FIG. 2 is an enlarged showing of one of the collator bins of FIG. 1. Specifically, each individual bin includes an open mouth 30 into which the leading edge of the sheet is driven. This mouth, and the entire bin is approximately 15 inches long, measured in a direction normal to sheet travel, so as to accommodate legal size paper which is moving in the direction of its shortest dimension. The sheet's leading edge first encounters an electrically nonconductive plastic entrance flap 31, for example made of the material known as Mylar. This flap engages the sheet with line contact, thus ensuring uniform deceleration force across the sheet, with minimum resultant sheet skew. The Mylar flap is, for example, 0.004 inch thick. Thereafter, the sheet's leading edge engages a gravity-biased metallic hold-down wire form 32. Form 32 may be constructed of wire having a diameter of 0.06 inches. Both of the members 31 and 32 comprise flap members which decelerate the sheet by absorbing its kinetic energy. Both of these members extend across the width of the bin, normal to sheet travel. Hold-down wire 32 may, for example, be two pivoted forms, each one of which is generally in the shape of a V when viewed from above. This construction provides a desirable small, two-point surface area contact to the sheet. These two independent wire forms can therefore seek their own height, on top of the stack, independent of the other form, and therefore contact the sheet stack with the same pressure for each form. Ideally, the sheet arrives at the bin's back wall 33 were the sheet stops without rebound toward the mouth of the bin. More preferably, the bin's back wall comprises two spaced, vertically extending stationary impact bars which limit area contact to the edge of the sheets. This construction reduces the sound level associated with the insertion of a sheet into the bin.
The sheet movement and rubbing normally associated with a printer and a collator generally causes the sheet to electrostatically charge. This is particularly true when the printer is a xerographic copier wherein the paper is charged during xerographic process steps, as at transfer station 13.
Electrically grounded tinsel 35 extends across the 15-inch width of the bin, as does flap 31, and operates to discharge the sheet as the sheet enters the bin. Flap 31, which is electrically nonconductive, operates to deflect the entering sheet downward toward the bin's floor 36. The tinsel is constructed with sharp wire-like points. The electrical field created between the charged sheet and these wire points causes the air between the tinsel and the sheet to ionize, thereby reducing the charge on the sheet's surface. Since the sheet does not physically engage the tinsel, the tinsel wear is minimized. Thus, the tinsel's ability to create an electrical ionizing field, from the sharp points thereof, does not degrade with time.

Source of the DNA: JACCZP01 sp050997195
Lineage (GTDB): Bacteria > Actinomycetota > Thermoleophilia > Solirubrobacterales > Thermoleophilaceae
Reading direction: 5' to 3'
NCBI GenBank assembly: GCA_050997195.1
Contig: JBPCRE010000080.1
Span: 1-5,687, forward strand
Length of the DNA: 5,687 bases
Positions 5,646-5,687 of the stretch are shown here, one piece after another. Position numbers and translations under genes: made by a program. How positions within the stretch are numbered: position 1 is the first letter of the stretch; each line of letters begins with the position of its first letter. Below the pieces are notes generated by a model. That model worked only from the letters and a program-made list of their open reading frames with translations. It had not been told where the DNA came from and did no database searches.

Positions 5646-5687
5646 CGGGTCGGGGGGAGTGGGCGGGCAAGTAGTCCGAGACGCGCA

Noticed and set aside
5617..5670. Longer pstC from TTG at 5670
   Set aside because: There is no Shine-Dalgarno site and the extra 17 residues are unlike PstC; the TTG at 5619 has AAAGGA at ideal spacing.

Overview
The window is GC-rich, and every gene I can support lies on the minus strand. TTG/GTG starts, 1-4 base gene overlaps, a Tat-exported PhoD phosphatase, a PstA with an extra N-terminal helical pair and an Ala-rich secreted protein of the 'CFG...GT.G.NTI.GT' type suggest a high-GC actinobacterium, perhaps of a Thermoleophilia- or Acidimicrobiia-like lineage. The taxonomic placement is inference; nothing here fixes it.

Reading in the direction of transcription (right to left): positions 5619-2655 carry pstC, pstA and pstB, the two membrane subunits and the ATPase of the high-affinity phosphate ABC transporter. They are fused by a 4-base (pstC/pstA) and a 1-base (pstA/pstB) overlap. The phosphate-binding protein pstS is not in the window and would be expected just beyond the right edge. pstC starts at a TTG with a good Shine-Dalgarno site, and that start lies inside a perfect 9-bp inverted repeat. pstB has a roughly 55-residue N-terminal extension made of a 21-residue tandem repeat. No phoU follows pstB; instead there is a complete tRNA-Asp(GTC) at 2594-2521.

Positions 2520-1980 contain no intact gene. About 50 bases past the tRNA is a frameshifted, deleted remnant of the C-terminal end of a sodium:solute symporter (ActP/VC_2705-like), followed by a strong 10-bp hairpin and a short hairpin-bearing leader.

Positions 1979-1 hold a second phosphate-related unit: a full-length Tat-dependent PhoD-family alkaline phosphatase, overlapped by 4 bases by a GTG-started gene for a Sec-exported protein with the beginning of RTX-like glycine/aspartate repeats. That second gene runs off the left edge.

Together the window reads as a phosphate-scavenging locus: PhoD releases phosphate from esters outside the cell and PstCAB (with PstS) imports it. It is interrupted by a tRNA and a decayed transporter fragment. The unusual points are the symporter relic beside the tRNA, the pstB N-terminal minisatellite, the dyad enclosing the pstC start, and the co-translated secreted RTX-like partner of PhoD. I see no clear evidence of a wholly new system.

In order to produce proper stacking, a further feature of the present invention is to construct the collator bin of electrically insulating material. Thus, referring to FIG. 2, the floor of the collator bin 36 and the upper wall 37, which is in fact the floor of the next uppermost bin, is formed of a nonconducting material such as nonconducting plastic.
An essential feature of the present invention is the nonhorizontal, quasi-curved cylindrical bottom floor of the collator bin. In FIG. 2, an exemplary arrangement is shown wherein this floor is formed with a 7.5-inch radius about point 38. Preferably, the bin is tilted down to the rear. Thus, line 60, drawn from one corner to the other of the bin's bottom floor, makes an angle of approximately 15° to horizontal line 61. Dimension 62 is approximately 9.00 inches.
A further embodiment of the present invention is shown in FIG. 3 wherein the bottom floor of the collator is again generally curved, in this case the quasi-curve being provided by two planar sections 40 and 41. The portion 40 is about 2 inches long and extends at an angle of 30° to the horizontal, whereas the portion 41 is about 8.75 inches long and extends at an angle of 15° to the horizontal. Again, the arrangement of FIG. 3 provides flaps 31 and 32.
In the embodiment of the present invention shown in FIG. 4, the quasi-curved bottom of the collator bin is formed of three planar sections 52, 53 and 54, the leading section of which is inclined generally at an angle of 15° to the horizontal, and the end sections 52 and 54 of which are oppositely inclined.
FIGS. 2, 3 and 4 show generically what is meant by the term concave planar surface which faces upward and is curved about an axis generally normal to the direction of sheet movement. In each case, the construction embodies the critical feature of this invention, namely, that the curve in the collator bin is greater than the tendency of the sheets to curl.
FIG. 5 discloses a typically curled sheet 42 resident within the tray of FIG. 2. In this case, the sheet is curled downward and, as a result, its leading edge 43 and its trailing edge 44 engage the bottom of the collator bin in line contact, thereby causing the center of the sheet to bow downward, this comprising the above-mentioned condition wherein the back of the sheet is broken. A single sheet tends to leave a gap 63. Thus, it can be appreciated that the next sheet to be inserted in the tray can be inserted with no jam-causing engagement with the trailing edge 44 of the sheet or sheets already stacked in the tray. As the sheets stack, gap 63 is reduced to zero.
In FIG. 6, a sheet 45 resides in the tray. In this case, the sheet is normally curved upward. However, in this case, the sheet's leading edge 46 and its trailing edge 47 again engage the floor of the collator bin in line contact since the collator bin is curved more than the sheet is curved. Thus, again, the sheet's back is broken and the sheet maintains contact with the bottom of the collator bin at the sheet's leading and trailing edges so as to avoid a jam-engaging conflict with the leading edge of the sheet next to be placed in the bin. Again, a smaller gap 64 is left for a single sheet, and tends to reduce to zero as more sheets stack in the bin.
The above description of operation likewise applies to the embodiments of the invention shown in FIGS. 3 and 4.
While the invention has been particularly shown and described with reference to three embodiments thereof, it will be understood by those skilled in the art that various changes in form and details may be made therein without departing from the spirit and scope of the invention.